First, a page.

Transit centers like train stations seem to be the most secure areas, both due to post-9/11 concerns and because they need security to keep order among the high population density, so I think that would be a better place to meet.

I got in contact with the SF bicycle coalition, and also heard from someone who has recovered two stolen bikes in the area, and they both said that this guy who claims to have my bike sounds sketchy but worth pursuing. In my travels I've had plenty of experience dealing with sketchy characters with much more cash on my person, so I'm not particularly worried about mugging. I'm big and fit enough that I'm not an easy target.

One interesting thing is that none of the half dozen people who posted "stolen" ads on craigslist responded at all to my query about whether they got any response to their ads.

My fake "Stolen" craigslist ad received a helpful response from someone who thinks they might have spotted my fake-stolen model halfway across the state, and had no interest in any further contact. It doesn't seem to be the same guy who claims to have my bike.

Anyway, it's evening and I haven't heard back after emailing this guy late last night, so I'm starting to think the most likely reality is that I'm not getting my bike back from him.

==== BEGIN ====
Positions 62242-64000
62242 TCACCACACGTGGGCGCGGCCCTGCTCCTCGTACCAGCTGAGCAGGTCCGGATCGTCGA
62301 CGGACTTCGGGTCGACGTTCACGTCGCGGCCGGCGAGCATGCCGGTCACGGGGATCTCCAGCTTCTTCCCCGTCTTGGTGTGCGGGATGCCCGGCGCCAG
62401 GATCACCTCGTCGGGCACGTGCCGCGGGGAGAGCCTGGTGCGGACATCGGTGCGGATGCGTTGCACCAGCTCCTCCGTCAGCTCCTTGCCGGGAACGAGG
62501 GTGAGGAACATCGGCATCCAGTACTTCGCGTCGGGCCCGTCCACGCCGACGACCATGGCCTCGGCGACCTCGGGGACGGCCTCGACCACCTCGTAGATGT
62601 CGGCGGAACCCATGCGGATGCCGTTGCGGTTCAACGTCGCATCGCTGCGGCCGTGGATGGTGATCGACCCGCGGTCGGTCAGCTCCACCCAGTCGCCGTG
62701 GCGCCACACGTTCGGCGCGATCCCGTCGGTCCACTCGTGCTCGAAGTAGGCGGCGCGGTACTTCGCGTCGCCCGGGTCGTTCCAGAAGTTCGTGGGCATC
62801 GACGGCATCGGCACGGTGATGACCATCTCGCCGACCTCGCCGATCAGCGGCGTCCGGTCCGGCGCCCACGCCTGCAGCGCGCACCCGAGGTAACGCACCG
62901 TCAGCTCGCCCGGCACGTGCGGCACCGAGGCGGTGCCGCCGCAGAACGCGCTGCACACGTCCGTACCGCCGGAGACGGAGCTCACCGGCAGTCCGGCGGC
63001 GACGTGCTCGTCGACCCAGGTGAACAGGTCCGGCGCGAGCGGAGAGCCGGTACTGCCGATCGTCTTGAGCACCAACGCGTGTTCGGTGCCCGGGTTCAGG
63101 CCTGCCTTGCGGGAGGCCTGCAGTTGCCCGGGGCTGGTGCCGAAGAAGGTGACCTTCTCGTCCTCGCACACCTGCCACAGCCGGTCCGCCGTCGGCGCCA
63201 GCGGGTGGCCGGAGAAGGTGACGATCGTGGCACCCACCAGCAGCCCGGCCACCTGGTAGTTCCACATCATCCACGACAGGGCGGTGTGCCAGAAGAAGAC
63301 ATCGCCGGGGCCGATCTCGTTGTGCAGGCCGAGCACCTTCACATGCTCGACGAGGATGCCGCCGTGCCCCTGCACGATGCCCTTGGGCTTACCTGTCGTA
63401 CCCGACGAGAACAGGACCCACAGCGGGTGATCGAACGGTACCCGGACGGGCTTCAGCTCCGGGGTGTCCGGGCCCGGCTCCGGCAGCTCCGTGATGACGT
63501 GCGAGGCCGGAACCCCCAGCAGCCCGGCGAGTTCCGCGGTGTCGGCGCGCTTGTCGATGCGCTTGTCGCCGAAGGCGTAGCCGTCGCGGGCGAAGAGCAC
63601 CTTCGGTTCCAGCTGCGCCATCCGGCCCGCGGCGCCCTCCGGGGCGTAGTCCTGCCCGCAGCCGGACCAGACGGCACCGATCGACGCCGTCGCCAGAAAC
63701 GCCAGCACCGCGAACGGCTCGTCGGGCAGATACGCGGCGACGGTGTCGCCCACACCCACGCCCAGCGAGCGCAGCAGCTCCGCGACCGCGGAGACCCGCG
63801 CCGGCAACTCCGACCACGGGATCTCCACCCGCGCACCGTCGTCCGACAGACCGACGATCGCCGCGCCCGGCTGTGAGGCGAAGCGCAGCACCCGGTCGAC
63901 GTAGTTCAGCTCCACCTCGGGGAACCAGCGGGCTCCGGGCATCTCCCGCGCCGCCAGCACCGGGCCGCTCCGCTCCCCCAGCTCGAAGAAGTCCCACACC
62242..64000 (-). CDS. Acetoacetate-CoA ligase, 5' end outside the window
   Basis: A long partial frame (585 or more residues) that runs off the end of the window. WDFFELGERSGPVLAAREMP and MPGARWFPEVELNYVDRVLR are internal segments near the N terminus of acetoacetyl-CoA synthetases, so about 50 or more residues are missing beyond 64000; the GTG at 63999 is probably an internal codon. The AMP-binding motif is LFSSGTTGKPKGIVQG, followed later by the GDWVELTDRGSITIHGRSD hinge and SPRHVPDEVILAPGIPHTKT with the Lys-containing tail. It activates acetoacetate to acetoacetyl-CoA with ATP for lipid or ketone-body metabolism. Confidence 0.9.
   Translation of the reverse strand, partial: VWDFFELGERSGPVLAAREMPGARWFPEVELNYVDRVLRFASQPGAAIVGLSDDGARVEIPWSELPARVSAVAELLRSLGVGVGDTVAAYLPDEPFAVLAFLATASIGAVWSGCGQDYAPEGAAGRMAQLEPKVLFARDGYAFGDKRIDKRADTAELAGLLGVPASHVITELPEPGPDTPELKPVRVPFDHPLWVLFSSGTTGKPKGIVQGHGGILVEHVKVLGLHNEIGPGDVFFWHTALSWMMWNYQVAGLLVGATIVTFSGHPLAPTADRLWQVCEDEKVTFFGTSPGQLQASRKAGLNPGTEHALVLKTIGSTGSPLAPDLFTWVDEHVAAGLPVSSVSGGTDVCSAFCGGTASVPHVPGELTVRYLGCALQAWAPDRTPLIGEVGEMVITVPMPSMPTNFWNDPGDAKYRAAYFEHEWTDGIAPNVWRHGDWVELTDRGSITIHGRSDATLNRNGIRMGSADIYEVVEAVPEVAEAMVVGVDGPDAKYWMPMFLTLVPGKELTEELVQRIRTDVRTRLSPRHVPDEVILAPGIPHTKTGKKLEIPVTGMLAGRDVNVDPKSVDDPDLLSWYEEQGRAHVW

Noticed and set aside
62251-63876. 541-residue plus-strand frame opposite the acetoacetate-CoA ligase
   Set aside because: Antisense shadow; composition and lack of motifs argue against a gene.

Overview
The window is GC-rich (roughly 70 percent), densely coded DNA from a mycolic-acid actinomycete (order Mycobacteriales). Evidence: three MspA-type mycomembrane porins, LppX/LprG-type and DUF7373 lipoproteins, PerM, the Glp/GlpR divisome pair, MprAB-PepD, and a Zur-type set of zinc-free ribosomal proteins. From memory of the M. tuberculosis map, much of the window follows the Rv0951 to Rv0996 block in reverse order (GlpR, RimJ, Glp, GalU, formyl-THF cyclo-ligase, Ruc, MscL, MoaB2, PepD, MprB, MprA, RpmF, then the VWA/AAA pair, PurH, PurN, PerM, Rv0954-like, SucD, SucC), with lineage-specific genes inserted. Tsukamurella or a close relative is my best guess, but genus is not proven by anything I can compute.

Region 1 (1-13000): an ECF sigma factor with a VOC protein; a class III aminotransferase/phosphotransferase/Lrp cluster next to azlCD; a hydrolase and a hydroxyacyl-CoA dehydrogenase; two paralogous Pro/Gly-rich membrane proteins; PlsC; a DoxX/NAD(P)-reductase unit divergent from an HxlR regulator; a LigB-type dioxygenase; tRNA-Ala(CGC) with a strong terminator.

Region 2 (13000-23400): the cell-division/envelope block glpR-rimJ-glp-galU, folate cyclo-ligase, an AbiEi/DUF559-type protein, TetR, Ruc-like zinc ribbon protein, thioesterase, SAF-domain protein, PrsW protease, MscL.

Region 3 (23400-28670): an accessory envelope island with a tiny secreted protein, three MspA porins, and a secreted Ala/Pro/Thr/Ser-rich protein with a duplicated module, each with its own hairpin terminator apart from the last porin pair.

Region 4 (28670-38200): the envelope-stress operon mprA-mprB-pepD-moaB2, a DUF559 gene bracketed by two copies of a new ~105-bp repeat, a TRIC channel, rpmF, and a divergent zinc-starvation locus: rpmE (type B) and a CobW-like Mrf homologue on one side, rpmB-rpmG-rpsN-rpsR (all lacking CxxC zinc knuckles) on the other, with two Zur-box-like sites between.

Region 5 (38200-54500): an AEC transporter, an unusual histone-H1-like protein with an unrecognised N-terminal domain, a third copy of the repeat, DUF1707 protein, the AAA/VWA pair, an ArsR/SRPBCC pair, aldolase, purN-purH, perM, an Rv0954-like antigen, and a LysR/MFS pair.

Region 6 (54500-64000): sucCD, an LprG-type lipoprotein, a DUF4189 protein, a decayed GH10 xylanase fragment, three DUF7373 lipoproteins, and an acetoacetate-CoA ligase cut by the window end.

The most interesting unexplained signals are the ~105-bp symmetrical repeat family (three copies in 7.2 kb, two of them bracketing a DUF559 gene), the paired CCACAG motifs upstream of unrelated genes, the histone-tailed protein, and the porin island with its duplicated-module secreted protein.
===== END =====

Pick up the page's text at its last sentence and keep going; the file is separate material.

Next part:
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Old 08-16-2010, 08:19 PM   #27
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If I were a guy who indeed bought a bike at a flee market for $400+, I don't think I would be looking at bike sales on craigslist (unless I was curious how much I could have gotten the same bike for on craigslist). If I were a guy who stole your bike hoping to see a stolen post on craigslist, I would be looking at bike stolen ads on craigslist.

If I were a guy who indeed bought a bike at a flee market for $400+, I wouldn't want to return it to you for less than $400+. (I can say this because I would never buy a bike at a flee market knowing something I am buying is probably stolen.)

Or he is a fake - a troll.

Your renter's insurance may be the best bet...

My point is if this guy is for real, he won't want to give your bike back for less than what he paid for. If he is not real (and if he hasn't already sold the bike to someone else), he will reply back to you and he will accept less than $400.
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Old 08-16-2010, 10:06 PM   #28
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I think the $460 or whatever it was is much more than he was able to fence it for, so in effect he wants to make you his fence. Most of these guys will be grifters rather than strong arm crooks, but I think if it were me I would just file my insurance report and be more careful in the future.

This is why I mostly walk. There is a guy in my building who does setups on high end bikes who is always trying to interest me in buying one. No way Josť, if I buy another bike it will be one that is no big deal to lose.

Ha
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Old 08-17-2010, 02:30 AM   #29
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If you had already filed with a insurance (?) you should have informed the insurance on the offer of the buyer.